A whole suite of things I think. Even though radio is not our only focus anymore, one of the key local platform indicators you can still look at to get a sense of what’s happening is that local content figure on radio, both commercial and alternative/SRN stations.
The momentum since 2017 is undeniable when you look at the numbers over the last four years. So that gives a sense that there is genuine public interest on NZ music, and having been in that game myself I know how much research goes into that airplay decision-making.
Volume is an indicator, absolutely. And I think the amount of activity. I’ve been heartened by how many studios have been opening up again, I was around in the late 200s when they were all closing. I’ve been stunned by the interest and volume of applications for our New Music Development grants for example.
Yes. We’ve cashflowed them through the last year – in terms of ensuring they would not have to close, or make similar tough calls. We came up with a revised funding mechanism that has allowed them to continue serving their communities. That comes from a different fund.
We’ve brought student radio onto our platform funding scheme, alongside Access Radio. We are, I think, paying more attention to the fact that there’s a broader cultural enrichment they provide for younger audiences and student audiences. They are a community music resource, but also culture and identity resources in that they do a huge amount of interviewing and reporting as well.
Another angle we need to acknowledge is the need to protect our local platforms. Two years ago Pandora just switched off almost overnight, and if we undermine all our local platforms to just chase the global digital dog we lose a bit of self-determination – and that’s something I’m quite passionate about. NZ On Air exists to ensure New Zealanders can access and enjoy a wide range of local content.
I don’t think it will return to as-before. You’ve got to look at the global context of how music is distributed and consumed, and changing audience behaviour.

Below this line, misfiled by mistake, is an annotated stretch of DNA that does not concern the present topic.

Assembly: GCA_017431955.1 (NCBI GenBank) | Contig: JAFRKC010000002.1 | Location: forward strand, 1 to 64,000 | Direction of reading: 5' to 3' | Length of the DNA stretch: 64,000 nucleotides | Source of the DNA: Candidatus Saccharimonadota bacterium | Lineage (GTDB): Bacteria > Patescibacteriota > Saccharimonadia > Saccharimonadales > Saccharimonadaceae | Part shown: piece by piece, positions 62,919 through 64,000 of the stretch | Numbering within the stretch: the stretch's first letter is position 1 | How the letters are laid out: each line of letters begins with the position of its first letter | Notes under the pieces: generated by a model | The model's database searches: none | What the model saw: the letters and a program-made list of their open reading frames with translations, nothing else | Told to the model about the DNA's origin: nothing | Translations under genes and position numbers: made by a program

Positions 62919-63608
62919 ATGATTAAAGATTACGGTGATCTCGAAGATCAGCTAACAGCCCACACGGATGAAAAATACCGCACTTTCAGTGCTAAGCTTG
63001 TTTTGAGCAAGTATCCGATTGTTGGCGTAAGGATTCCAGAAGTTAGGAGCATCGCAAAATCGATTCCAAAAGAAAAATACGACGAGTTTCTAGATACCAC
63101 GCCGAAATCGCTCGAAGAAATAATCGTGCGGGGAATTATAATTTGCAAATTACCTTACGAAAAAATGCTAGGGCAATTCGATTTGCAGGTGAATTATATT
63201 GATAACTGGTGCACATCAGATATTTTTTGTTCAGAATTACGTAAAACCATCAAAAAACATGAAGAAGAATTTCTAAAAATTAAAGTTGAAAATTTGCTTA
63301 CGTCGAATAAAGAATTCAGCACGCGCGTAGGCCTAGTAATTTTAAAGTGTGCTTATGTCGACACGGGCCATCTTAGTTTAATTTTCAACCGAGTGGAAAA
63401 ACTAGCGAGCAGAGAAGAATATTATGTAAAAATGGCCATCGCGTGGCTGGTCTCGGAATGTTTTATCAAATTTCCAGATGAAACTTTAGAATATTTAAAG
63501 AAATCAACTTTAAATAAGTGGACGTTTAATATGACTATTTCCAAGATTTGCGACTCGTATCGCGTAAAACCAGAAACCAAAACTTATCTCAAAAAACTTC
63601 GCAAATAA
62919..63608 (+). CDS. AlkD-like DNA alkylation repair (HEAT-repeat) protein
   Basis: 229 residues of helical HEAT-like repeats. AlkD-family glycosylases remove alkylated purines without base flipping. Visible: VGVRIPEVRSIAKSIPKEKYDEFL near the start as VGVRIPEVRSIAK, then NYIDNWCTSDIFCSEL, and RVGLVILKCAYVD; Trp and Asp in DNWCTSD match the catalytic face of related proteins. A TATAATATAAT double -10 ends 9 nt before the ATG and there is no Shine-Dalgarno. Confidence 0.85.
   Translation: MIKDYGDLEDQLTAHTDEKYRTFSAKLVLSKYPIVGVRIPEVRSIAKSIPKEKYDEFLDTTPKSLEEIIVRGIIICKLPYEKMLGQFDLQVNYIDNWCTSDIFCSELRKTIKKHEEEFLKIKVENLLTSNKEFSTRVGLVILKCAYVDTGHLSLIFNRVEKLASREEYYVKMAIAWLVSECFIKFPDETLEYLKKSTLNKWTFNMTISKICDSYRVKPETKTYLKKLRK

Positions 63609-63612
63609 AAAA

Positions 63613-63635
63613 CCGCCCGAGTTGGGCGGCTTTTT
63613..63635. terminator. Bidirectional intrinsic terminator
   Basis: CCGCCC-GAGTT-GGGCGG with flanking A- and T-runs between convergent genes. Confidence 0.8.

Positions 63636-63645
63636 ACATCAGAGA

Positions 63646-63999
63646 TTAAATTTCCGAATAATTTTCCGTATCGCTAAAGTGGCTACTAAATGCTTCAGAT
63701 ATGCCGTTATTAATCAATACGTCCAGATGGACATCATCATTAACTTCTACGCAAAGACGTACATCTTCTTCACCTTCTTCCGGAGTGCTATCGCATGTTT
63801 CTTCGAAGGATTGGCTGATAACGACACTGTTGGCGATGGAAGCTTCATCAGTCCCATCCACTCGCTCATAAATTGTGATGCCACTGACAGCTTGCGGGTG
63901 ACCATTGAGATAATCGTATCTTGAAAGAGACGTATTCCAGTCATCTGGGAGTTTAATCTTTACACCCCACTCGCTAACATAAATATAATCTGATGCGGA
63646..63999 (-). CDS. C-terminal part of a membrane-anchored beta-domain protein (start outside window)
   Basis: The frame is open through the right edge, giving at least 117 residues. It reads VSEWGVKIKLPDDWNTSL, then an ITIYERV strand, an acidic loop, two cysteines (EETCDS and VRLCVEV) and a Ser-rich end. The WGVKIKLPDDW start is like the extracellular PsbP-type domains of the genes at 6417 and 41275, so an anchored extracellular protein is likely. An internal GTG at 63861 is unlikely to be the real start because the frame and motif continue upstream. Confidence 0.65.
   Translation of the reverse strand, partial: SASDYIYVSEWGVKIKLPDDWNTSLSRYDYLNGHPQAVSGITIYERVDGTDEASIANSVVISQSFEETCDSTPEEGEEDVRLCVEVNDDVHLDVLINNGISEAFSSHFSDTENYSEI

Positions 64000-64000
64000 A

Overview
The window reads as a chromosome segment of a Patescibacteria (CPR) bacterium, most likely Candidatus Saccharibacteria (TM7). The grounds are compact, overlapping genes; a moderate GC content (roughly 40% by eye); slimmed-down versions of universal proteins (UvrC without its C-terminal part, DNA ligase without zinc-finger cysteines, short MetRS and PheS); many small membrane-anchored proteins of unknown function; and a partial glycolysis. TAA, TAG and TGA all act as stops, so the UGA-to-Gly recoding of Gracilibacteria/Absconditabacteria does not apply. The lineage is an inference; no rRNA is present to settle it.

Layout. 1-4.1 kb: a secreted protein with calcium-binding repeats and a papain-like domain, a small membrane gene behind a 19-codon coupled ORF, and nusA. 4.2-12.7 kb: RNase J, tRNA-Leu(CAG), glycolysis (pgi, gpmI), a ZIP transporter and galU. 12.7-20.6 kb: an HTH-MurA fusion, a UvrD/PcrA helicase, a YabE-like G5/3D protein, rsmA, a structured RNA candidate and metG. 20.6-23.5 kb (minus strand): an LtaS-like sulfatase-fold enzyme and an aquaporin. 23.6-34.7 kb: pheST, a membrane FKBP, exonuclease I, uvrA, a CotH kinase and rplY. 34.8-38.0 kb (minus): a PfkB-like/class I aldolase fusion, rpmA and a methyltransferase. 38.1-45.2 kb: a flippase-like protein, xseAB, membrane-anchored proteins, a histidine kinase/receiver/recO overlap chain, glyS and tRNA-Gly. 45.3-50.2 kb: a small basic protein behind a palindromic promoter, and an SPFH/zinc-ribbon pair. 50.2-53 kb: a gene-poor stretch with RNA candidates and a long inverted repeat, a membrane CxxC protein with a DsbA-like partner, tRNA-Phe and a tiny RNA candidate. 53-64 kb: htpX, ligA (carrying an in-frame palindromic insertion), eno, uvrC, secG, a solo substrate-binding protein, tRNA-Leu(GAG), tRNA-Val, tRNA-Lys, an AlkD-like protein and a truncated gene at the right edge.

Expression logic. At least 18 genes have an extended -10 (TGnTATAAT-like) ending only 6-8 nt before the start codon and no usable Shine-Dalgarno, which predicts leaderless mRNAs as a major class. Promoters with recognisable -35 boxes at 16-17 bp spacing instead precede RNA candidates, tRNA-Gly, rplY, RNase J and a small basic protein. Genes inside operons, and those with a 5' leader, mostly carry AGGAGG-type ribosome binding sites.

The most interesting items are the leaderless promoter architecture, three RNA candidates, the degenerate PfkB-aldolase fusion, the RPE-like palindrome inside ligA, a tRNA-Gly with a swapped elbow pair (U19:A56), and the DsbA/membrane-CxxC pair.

Covid has been such an era-defining event that it will have an impact on all those things, and the rest of the world is still in a reality where they don’t go to live shows, so their release campaigns, promotional tours and so on has all changed. And what happens in a vacuum is adaptation and innovation right? So I don’t know if things will go back to being the same – but I certainly hope that the extra investment can continue, I think if we can show that it’s building momentum at pace that’s really exciting.
That is a valid question, and in hindsight, it would have been good to have had another person here in Auckland – but I think our agency headspace overall has been about getting as much money out the door as possible. And this year [ahead] we are not creating anything new. Having said that, at the end of March I said to the team that we had reached the end of the sprint, but three weeks later it feels like we’re still running!
It’s not for the faint-hearted, but it’s a pretty precious role in terms of being a specially privileged role. I would not complain about working hard in this role. My wife and child on the other hand…!
Last year we went through a whole lot of changes, and my experience in this role is that when you implement changes you have to leave them for a while and stop messing around. It takes people a little time to catch up, years even. Anyone that has instituted a whole lot of change in an organisation will know that it takes a few cycles to return to optimum efficiency. We’re not at that point yet, but I don’t think we’re far away.
The rest of this year will be about fine-tuning and monitoring the rounds, and working on things like our promotion – and for me personally, pitching to keep the increased funding for the industry.
I think a lot. I have no doubt a lot of artists are struggling as a result, but that’s a product of the structure of the global music industry, it’s not a safe bet. In the streaming ecology, it is really hard on artists. Being a music artist in the 21st century is hard and none of us can solve that. But in terms of NZ artists, the funding opportunities that have come about and the recognition of Government around support being important, I think it’s been pretty positive.
That’s is a tricky question because I don’t know if there is one single thing, but… we’ve just announced the third round of New Music Development Grants. Alongside some of the work that’s been going on around looking at what key drivers to future success are, I think that focus on creating new works could be the most interesting area. And it’s something we’ve never done before. There have been a lot of changes in that area in the industry at large, but the ability to do that, at this time, has been exciting.